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15 Years Of Trying To Be Carbon-Neutral: Practical Uses Of Technology For Individuals

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I am the product of both developing and developed countries — my adult career in Silicon Valley has shaped a fundamental belief that tech can do tremendous good if we apply it correctly. I also believe that actions speak a thousand times louder than words, and one of my efforts is on being carbon-neutral. It is a work in progress since the first paycheck and a win-win, saving money especially in the long-run and saving the environment by consuming less resources. Technology has been key to getting closer to this goal. For the last 15 years, I have implemented three “projects,” which I am sharing here in the hopes that what worked for me can spark practical insights for others.

1) Transportation — Fuel-efficient cars are not the future, they are the present

Fuel-efficient cars include hydrogen, biomass, natural gas just to name a few, the most popular type are hybrids. The definition of hybrid is using two or more distinct sources of power. In different countries people will use the term for what they see most commonly, in Brazil, for instance, hybrid vehicles running on a mixture of ethanol and gasoline are quite prevalent. In the US hybrid cars almost always mean a mixture of gas and electricity. Plug-in hybrids are a specific type where you can actually recharge the electric component. Increasingly we are seeing purely electric cars becoming commercially viable. The myth of not enough power? Hybrids and electrics today are comparable to combustion engines.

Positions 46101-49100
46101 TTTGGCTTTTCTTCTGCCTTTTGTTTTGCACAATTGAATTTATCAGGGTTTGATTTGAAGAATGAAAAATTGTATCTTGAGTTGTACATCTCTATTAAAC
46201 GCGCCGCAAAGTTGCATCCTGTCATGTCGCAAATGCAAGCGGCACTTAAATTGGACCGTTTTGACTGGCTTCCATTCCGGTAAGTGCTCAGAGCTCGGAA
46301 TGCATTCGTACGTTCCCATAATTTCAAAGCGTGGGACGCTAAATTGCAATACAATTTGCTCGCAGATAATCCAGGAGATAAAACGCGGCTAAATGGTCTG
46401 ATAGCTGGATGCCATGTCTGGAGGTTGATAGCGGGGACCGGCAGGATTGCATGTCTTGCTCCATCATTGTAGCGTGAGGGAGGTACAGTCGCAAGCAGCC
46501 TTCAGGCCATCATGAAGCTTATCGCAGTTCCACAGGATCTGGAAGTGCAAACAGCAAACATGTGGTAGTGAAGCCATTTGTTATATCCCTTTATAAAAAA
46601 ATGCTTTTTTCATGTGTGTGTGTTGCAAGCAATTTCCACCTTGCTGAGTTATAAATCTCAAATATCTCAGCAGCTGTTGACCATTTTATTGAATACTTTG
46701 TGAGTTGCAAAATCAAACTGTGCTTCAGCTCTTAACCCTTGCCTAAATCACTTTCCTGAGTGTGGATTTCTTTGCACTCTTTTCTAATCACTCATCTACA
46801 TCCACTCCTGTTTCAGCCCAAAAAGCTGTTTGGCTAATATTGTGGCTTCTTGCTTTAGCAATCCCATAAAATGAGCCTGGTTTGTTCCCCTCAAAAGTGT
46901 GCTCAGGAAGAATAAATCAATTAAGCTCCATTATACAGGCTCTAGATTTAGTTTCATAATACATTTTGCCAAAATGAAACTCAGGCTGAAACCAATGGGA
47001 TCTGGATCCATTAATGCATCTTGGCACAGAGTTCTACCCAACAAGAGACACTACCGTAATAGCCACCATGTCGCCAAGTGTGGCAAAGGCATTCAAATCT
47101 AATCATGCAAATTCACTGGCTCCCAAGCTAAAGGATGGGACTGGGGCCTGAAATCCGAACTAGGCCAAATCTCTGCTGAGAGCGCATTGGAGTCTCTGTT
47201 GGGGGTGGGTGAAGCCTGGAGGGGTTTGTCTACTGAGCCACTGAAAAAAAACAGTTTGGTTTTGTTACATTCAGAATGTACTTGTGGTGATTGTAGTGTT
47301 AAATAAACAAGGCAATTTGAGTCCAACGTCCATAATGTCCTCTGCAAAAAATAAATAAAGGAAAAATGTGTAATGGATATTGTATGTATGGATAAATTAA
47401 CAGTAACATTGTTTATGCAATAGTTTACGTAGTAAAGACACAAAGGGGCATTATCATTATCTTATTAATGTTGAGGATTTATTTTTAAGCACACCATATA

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Source: EPA.gov

Hybrid cars are not yet affordable everywhere in the world for various reasons (oil subsidies, import taxes, etc) but California at least gives more than enough reasons to be an adopter. My first new car in 2004 (Honda Civic) was eligible for a tax rebate from both federal and state governments and the employer at the time provided a match covering the price difference to the equivalent non-hybrid. The next vehicle in 2014 (Toyota Prius) was a plug-in hybrid and 2018 was an upgraded plug-in (another Toyota Prius). Trading in the old car plus research and negotiation meant as little as zero extra dollars upfront. All three cases qualified at their time for a carpool sticker. In the densest parts of the state, with massive traffic jams, it can be a lifesaver — it easily reduced my commute by an hour every week. Add to that gas savings and the investment in the plug-ins has fully paid off in 3 years. Finally, while there are costs associated with producing electricity, burning less fossil fuels means is arguably less overall pollution, certainly where most people live / work.

2) Energy — Sunlight is affordable now

Comparing the costs of producing energy from the sun to other sources is complicated because it varies on many factors especially geography. As you would expect, in sunny Arizona solar panels are much more economically viable than wintry Alaska. That said, we are essentially in a world with solar parity ie the energy produced from the sun is overall economically comparable to fossil fuels.